Dr. Ward didn’t think it was necessary for a straw poll. His understanding was that people proposed would be narrowed down so the Council could then discuss the final hires. He was surprised to hear of the new hires in Mr. Kubik’s letter with no discussion from the Council. He asked, “Regarding the new hires, is the Council to give input, or is the administration just wanting it rubber stamped?” Dr. Ward stated that he understood the desire to put confidence in the administration to perform their roles, but major issues come up at times in which more immediate Council review and oversight is needed. Such an issue was the recent rollout of the new website that needed more initial Council direction and careful review to ensure that the Church’s positions are accurately stated. Here was a case in point of the need for more immediate and necessary Council oversight on a major item, which did occur.

Mr. Holladay commented a number of the new traineees are already in the process of changing careers. It would be difficult for them to wait until there is the Council approval at this point. The issue of them being doctrinally sound is very valid. This is one of the reasons for having them trained under a pastor who is balanced. For the round of hiring we take the Council’s input and improve the process, but at this time we have already committed to hiring these men.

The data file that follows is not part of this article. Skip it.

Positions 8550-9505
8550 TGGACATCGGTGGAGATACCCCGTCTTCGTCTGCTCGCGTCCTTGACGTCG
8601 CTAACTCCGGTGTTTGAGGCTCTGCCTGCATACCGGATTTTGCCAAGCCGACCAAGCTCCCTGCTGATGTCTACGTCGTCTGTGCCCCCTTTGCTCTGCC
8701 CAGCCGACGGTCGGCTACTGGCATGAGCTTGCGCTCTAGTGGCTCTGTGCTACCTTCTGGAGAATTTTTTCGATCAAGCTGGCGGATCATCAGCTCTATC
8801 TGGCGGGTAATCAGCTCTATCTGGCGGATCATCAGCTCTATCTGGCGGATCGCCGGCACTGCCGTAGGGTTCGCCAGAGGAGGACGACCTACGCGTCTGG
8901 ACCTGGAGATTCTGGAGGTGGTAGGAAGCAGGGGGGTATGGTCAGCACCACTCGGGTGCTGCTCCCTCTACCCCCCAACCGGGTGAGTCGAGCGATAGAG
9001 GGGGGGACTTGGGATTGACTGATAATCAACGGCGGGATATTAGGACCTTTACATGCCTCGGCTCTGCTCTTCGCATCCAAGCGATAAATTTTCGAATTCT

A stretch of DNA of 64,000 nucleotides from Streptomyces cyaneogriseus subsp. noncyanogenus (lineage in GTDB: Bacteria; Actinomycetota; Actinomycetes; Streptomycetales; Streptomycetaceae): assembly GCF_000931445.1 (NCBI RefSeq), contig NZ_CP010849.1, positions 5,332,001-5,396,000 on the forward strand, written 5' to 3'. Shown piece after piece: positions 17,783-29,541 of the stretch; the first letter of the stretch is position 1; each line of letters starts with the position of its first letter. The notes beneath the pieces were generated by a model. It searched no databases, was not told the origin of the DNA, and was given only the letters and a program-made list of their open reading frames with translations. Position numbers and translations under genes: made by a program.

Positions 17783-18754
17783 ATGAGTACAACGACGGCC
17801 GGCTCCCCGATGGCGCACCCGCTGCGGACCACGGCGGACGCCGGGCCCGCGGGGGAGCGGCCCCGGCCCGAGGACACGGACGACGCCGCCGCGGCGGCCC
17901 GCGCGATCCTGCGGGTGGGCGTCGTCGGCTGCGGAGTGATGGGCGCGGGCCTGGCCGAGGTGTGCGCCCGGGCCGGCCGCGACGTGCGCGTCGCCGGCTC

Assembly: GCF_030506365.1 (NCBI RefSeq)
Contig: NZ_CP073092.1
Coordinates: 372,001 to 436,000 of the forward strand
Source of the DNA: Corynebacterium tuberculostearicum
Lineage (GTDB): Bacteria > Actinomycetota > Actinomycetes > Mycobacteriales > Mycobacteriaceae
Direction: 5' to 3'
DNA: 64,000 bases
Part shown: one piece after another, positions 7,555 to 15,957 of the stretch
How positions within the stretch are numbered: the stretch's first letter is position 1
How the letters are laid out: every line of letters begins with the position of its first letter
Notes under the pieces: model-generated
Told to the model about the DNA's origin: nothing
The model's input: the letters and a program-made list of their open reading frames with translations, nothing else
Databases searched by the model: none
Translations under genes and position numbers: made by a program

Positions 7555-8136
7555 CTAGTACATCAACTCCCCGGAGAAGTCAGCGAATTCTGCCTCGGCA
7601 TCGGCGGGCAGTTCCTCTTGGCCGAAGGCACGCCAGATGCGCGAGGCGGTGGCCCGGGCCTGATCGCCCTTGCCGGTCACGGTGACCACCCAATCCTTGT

Mr. Mickelson stated that he would prefer not to take a straw poll since the decision has already been made.

Mr. Elliott suggested that the Roles and Rules Committee (RRC) can have the issue of the bylaw remanded to it. Then the RRC can have a proposal for this process for the August meeting.

Mr. Rowland said he would be glad to send out policy 2.1, “Recruitment and Hiring” from the human resources (HR) policy manual to anyone who wants to review it, because it is pretty clear about what the process is. This policy was approved by the Council in 2001. The process needs the approval of the Council and/or the president to hire someone. If something is needed to be updated it would be this HR policy.